LANGLEY, B.C. - A car or truck is stolen every 13 minutes in Washington State; the auto theft rate is now the seventh highest in the nation.
So when KIRO 7 discovered that British Columbia has had huge success tackling the crime, we sent a crew north of the border to check out the tool that’s getting much of the credit.
Parked in an airplane hangar in Langley, B.C., police displayed a specially equipped Dodge Charger. It’s a bait car that they routinely position in parts of the province where they hope it will get stolen.
What thieves don’t realize is that as soon as they break into it, an alarm goes off at a police communications center. A camera hidden in the car starts streaming live audio and video of the bad guys directly to the cops.
A global positioning system tracks the car’s movements. When officers are close enough to make an arrest, they can remotely shut down the bait car’s engine, leaving the thieves stranded. Thieves are often caught on video cursing as the cops close in or cowering with fear.
On one bait car video, we heard a police dog barking as the thief said, “Just don’t hurt me, please, just don’t hurt me. Please don’t let the dog chew me.”
The drop in vehicle thefts has been dramatic. In 2003, 26,000 vehicles were stolen in British Columbia. By last year, that number had dropped to 6,400. That is a whopping 75 percent decrease in auto theft.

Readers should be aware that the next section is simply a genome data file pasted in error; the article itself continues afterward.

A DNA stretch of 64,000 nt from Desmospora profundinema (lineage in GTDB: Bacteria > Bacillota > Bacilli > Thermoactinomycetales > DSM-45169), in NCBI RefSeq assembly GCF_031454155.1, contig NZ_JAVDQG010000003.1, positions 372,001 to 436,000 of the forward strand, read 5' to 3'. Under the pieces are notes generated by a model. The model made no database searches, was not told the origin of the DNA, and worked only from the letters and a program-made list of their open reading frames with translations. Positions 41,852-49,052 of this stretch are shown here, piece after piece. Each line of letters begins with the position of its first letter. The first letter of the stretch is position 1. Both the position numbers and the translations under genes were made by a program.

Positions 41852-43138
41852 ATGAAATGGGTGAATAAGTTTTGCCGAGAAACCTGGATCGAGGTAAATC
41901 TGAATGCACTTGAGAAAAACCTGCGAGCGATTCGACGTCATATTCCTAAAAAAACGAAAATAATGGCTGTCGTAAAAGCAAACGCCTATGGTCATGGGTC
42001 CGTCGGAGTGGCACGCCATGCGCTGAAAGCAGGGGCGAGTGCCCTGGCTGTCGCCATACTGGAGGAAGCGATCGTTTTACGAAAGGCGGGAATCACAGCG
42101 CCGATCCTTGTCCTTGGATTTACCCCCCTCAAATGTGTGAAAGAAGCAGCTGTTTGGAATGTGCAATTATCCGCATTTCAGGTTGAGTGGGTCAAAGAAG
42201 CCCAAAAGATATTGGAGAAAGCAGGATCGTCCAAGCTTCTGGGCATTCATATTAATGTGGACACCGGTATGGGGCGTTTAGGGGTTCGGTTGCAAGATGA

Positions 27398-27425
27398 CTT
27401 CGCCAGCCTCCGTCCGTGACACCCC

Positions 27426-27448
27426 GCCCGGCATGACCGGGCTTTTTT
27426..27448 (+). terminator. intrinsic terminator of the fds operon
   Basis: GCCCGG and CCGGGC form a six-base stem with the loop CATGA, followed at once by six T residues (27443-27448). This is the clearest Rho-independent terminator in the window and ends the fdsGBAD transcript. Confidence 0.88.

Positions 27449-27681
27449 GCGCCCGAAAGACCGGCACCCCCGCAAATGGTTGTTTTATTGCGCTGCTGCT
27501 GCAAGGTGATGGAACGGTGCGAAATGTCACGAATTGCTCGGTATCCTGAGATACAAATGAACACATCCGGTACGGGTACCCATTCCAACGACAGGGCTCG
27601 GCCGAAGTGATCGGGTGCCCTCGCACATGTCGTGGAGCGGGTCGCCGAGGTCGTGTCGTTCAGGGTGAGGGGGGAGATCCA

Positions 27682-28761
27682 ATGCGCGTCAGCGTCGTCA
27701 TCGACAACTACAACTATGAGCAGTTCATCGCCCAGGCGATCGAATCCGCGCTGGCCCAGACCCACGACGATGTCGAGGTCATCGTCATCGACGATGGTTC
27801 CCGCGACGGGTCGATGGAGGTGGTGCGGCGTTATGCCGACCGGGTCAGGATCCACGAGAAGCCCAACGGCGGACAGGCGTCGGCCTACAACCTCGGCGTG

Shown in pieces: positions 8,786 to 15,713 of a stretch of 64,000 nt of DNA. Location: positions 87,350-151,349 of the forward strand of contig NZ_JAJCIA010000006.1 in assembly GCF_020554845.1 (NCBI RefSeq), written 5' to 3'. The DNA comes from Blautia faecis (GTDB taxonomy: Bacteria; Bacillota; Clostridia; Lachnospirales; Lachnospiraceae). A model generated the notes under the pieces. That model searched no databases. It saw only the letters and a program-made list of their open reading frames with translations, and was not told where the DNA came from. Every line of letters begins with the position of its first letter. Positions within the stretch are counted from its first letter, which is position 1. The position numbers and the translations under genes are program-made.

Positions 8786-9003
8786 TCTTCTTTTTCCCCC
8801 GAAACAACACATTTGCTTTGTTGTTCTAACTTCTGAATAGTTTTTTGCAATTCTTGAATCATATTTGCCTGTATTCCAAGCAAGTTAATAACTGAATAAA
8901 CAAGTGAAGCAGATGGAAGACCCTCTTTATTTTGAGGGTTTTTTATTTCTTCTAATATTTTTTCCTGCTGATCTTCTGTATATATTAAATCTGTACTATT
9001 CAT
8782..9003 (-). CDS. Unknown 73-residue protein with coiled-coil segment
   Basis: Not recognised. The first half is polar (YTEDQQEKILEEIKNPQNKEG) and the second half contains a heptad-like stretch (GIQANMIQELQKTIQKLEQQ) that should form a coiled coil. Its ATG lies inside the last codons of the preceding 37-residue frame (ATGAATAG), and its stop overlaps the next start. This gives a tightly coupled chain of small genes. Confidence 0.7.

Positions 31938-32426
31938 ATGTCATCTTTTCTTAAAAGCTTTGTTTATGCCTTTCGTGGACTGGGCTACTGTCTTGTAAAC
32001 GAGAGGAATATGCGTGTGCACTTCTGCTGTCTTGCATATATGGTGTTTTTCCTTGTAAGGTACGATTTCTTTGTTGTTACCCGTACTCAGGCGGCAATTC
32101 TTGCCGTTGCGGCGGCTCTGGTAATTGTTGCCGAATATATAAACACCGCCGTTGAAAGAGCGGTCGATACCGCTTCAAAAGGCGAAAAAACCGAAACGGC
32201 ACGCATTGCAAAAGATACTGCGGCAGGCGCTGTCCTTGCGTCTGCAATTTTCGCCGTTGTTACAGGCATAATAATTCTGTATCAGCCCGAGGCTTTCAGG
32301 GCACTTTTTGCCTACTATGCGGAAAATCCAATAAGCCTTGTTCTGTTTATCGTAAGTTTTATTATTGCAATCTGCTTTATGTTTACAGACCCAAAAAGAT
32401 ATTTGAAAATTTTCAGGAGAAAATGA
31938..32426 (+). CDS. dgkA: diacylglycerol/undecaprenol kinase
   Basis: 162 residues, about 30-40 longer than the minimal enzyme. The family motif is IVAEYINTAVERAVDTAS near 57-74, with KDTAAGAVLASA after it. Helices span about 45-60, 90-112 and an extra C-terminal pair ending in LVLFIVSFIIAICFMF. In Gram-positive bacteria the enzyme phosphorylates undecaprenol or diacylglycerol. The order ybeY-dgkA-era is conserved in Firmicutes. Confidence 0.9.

“That is a remarkable statistic,” said British Columbia’s Attorney General, Suzanne Anton.
Anton gives bait cars much of the credit along with IMPACT, the Integrated Municipal Provincial Auto Crime Team. It was formed a decade ago to tackle the auto theft problem. IMPACT claims to have the largest bait car program in the world, but the inspector in charge, Peter Jadis, won't reveal how many he's got. He won’t say whether he’s got five vehicles or 500.
“It’s part of the strategy,” said Jadis.
Instead, the message that's repeated on billboards and TV broadcasts is that bait cars are everywhere. If you steal one, you'll go to jail.
If bait cars are working so well in Canada, we wondered why we hadn't heard much about them in Washington.
Lt. Keith Huntley of the Washington State Patrol said auto theft investigators did try them with limited success. The state patrol used them on a much smaller scale than Canada. From 2004 to 2009, it had only six bait car deployments, which led to 10 arrests.
Huntley and other investigators told us there were often equipment problems with early versions of bait cars. Tracking and monitoring them was complicated. Using them required a lot of manpower.
“It’s a tool, and we have a number of other tools that we use, but we’re kind of going away from the bait car program right now,” said Huntley.
While Washington law enforcement agencies are cutting back, British Columbia is expanding its bait car program. It now includes trucks, trailers, construction equipment, even boats and snowmobiles.
Inspector Peter Jadis said in British Columbia, it works.